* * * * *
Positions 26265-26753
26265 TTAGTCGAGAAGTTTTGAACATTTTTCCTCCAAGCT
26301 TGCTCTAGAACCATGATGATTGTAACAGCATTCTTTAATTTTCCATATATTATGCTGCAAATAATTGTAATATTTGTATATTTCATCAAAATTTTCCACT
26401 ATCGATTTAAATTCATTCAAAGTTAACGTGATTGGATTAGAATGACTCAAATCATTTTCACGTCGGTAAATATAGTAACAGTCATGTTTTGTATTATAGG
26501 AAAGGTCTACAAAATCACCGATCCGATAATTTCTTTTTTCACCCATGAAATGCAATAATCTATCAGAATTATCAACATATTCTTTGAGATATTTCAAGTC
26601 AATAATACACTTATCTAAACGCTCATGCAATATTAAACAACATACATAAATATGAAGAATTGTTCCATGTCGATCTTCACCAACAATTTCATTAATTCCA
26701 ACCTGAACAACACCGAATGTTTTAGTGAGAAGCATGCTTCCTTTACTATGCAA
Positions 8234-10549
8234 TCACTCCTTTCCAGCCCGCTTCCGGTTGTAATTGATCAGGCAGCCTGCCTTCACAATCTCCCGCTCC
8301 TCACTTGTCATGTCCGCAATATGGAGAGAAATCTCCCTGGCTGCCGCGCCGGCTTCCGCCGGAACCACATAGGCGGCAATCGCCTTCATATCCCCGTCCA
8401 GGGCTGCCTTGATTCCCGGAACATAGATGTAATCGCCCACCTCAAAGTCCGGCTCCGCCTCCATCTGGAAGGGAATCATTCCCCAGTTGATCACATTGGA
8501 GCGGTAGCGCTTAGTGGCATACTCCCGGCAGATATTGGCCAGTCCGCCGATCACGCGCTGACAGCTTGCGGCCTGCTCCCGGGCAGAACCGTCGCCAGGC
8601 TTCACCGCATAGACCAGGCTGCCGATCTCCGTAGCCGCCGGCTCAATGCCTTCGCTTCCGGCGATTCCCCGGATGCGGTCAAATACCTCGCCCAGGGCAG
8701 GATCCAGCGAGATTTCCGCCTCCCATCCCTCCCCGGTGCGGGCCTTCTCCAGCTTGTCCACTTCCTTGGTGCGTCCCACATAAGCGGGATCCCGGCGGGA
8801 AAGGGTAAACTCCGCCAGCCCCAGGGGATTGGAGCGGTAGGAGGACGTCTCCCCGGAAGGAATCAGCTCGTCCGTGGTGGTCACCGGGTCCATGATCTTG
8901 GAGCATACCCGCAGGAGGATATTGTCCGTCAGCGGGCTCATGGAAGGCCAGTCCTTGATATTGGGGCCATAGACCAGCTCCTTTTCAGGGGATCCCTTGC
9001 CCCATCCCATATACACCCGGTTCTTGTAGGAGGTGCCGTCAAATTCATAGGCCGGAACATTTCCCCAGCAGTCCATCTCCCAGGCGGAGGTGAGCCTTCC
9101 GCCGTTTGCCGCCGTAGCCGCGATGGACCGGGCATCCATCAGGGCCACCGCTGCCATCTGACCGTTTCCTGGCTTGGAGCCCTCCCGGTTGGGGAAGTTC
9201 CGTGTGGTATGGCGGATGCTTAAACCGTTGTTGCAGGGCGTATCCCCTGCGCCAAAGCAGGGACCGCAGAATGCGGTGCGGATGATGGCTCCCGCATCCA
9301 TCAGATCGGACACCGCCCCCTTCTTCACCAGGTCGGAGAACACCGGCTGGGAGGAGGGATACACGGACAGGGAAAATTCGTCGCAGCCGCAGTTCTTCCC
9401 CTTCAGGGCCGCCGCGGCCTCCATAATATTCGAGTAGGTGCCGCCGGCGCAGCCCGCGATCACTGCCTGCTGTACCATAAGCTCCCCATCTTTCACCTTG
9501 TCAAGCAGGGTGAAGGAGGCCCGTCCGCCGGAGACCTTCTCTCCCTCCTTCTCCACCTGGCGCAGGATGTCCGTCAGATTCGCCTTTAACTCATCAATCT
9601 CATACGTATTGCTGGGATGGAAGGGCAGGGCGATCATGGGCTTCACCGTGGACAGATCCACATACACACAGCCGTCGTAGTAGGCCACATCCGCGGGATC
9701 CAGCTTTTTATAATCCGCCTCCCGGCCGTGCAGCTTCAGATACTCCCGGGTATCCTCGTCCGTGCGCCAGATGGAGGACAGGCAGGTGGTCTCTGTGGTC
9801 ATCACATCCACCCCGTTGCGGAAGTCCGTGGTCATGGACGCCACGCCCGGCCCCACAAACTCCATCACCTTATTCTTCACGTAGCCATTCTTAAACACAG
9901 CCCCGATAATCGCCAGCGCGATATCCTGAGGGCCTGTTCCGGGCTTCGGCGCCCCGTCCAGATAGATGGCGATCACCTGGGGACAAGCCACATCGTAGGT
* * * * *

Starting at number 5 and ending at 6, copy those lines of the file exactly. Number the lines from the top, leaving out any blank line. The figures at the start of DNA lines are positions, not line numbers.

26501 AAAGGTCTACAAAATCACCGATCCGATAATTTCTTTTTTCACCCATGAAATGCAATAATCTATCAGAATTATCAACATATTCTTTGAGATATTTCAAGTC
26601 AATAATACACTTATCTAAACGCTCATGCAATATTAAACAACATACATAAATATGAAGAATTGTTCCATGTCGATCTTCACCAACAATTTCATTAATTCCA